Each impression is embedded either with “I see” or “I hear,” and this immediately establishes the importance of the sensual aspect of the impression. Colours, shapes, and sounds, usually described with onomatopoetic words, catch the children’s imagination. The impressions are unrelated, and the exact impression they are trying to convey is still uncertain. The use of “I” not only forces the reader into the subjectivity of each child, but also illustrates



how isolated each individual subjectivity is, because communication with other children is not yet developed. This isolation of each child changes immediately in the second round of impressions when this imminent “I” is abandoned for a communicative word. “Look at the spider’s web on the corner of the balcony” (4) is what Bernard says to the others. This means that the other impressions are constructed within the same space, the garden, and are still very much filtered through the different children’s minds. We also notice this change from an isolated subject experiencing sensations into a subject aware of its own body. “Stones are cold to my feet” (4) says Neville, and this is countered by Jinny’s sensation: “The back of my hand burns . . . but the palm is clammy and damp with dew” (4). It is not only the syntax of children that gives the impression of early childhood; it is also the choice of impressions that carry childhood and nostalgic weight in their remarkable detail.

We also notice the duration of the impressions, which start out small and then become more entangled with other impressions. A  couple of pages later Jinny expresses a  line of thought that is a  fast development from the first isolated impressions:

“I  was running,” said Jinny, “after breakfast. I  saw leaves moving in a hole in the hedge. I thought, ‘That is a bird on its nest.’ I parted them and looked; but there was no bird on a nest. The leaves went on moving. I was frightened. I ran past Susan, past Rhoda, and Neville and Bernard in the tool-house talking. I cried as I ran, faster and faster. What moved the leaves? What moves my heart, my legs? And I dashed in here, seeing you green as a bush, like a branch, very still, Louis, with your eyes fixed. ‘Is he dead?’ I thought, and kissed you, with my heart jumping under my pink frock like the leaves, which go on moving, though there is nothing to move them. Now I smell geraniums; I smell earth mould. I dance. I ripple. I am thrown over you like a net of light. I lie quivering flung over you.” (6)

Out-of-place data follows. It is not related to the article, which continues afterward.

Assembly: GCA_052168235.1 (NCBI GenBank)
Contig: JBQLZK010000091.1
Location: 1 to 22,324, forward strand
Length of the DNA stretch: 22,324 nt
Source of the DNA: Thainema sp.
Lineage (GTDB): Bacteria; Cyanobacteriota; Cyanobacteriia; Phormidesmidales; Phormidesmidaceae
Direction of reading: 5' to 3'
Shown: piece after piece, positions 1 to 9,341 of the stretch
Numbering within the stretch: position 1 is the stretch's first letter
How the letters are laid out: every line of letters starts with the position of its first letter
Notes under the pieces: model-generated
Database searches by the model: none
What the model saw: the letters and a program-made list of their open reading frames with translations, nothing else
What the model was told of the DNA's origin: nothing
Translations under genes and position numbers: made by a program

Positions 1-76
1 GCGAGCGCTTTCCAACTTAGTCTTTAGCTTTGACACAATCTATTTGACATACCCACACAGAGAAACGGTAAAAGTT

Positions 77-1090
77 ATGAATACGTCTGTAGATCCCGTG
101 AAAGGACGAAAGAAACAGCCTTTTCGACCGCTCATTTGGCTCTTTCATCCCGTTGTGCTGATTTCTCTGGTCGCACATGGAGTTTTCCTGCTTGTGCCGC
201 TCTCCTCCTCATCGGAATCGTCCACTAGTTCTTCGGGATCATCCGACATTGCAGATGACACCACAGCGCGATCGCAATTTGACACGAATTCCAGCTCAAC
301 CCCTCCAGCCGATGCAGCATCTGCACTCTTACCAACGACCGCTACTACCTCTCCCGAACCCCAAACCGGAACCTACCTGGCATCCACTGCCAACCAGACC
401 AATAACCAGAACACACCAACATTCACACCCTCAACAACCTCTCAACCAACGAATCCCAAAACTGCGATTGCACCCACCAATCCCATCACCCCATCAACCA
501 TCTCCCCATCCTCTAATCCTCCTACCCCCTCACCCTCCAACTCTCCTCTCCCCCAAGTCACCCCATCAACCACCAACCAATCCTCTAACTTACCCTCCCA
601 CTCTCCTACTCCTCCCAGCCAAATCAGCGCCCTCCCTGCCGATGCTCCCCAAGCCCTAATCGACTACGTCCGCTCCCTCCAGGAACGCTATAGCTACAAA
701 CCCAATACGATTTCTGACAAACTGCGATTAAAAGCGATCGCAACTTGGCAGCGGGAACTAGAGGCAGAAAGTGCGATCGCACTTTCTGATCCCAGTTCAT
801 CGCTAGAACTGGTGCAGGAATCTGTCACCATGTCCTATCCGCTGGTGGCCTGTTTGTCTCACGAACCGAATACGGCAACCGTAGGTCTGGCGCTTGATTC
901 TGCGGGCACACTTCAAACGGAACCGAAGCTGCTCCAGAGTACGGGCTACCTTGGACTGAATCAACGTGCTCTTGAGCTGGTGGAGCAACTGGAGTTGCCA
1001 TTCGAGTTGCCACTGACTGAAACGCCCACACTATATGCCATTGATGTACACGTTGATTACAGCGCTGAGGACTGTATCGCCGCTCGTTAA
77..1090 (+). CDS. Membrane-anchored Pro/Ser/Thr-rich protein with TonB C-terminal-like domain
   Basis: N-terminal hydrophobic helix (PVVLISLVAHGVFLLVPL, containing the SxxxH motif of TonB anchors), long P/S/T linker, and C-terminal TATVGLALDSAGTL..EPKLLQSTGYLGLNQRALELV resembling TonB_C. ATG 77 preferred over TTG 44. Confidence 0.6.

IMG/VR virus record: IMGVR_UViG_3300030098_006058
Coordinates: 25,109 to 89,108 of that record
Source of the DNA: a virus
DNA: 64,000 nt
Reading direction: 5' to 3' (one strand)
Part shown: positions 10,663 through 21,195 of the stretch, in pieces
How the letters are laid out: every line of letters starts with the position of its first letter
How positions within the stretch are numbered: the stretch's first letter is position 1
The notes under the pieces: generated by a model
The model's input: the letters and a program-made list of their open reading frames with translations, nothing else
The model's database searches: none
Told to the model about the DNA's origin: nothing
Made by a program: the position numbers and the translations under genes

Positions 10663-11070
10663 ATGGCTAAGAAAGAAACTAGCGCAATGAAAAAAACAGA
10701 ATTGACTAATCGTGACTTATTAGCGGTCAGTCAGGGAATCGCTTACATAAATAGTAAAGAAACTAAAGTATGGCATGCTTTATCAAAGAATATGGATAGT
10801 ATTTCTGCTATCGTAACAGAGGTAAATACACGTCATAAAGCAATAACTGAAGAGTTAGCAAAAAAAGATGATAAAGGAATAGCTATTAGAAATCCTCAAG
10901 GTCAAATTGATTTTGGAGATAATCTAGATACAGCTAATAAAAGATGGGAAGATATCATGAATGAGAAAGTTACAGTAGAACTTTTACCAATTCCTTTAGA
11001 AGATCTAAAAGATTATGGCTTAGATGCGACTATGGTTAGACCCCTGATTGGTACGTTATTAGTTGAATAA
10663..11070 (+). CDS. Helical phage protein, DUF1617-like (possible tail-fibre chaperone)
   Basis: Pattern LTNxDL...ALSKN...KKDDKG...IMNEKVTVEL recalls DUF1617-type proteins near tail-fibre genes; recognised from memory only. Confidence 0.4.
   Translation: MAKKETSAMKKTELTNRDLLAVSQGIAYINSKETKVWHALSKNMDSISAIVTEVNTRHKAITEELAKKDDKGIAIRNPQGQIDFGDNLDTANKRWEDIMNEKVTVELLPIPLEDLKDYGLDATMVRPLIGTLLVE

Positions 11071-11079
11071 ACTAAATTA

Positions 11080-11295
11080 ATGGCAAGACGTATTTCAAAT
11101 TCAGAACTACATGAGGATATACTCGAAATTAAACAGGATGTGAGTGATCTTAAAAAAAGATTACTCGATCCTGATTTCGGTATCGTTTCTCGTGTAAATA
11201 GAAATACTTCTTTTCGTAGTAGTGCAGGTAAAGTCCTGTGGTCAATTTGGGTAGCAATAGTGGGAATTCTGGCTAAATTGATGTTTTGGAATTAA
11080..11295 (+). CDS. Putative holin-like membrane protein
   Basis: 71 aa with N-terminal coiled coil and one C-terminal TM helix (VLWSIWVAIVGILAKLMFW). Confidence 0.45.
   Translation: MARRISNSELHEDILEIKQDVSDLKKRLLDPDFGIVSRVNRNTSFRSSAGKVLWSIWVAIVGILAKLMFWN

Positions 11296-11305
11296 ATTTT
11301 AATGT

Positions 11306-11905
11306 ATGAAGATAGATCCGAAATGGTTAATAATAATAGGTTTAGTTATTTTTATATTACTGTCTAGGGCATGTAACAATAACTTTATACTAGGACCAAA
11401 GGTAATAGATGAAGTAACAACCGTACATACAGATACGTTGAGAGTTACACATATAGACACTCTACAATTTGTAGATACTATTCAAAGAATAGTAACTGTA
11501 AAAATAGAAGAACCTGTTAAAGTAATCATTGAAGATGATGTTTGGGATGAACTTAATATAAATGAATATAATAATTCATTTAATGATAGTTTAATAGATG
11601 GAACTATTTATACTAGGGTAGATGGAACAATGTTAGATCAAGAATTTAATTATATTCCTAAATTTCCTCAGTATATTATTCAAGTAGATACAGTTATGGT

As Pinkerton observes, now the use of “I” coincides with the use of “my” which “negotiate the self as both subject and object of desire” (Pinkerton 76). The sequence above shows a development towards more prosaic language—gone is the catachresis and the fragmented manner of perception. In its place is self-knowledge and an awareness of their own physiques. The description of the first innocent kiss is very precise in its consequences.

Although the prose becomes more “ordinary” as we follow the development of the children, their particular childhood perceptions prevail. Reading the first two chapters is an experience of the process of a child maturing. As the six children represent six different personalities, there



are further possibilities for childhood identification. This reading process

makes it possible to experience nostalgia through the strong emotional reminder of one’s own childhood.
















The most important factor that creates a childhood consciousness in Tarjei Vesaas’ The Ice Palace is undoubtedly the extensive use of free indirect style (FIS) in order to capture the inner world of the two children, mainly that of Siss. Through the use of FIS, the world of the children or childhood is communicated through a  similar, but less radical, focalization as we have seen in The Waves. The lack of rationality, limitations in expression, simplicity, repetitions, and a  dense detailed experience of the physical, form the base for childhood identification.

Michael J. Toolan writes about FIS that it “has formal characteristics which seem to locate it somewhere between direct and indirect speech: it retains the back-shifted tenses and third-person pronouns of indirect speech, but ‘freely’ dispenses with any framing introductory clause (such as he thought, she said)” (74).4 FIS is described by Genette as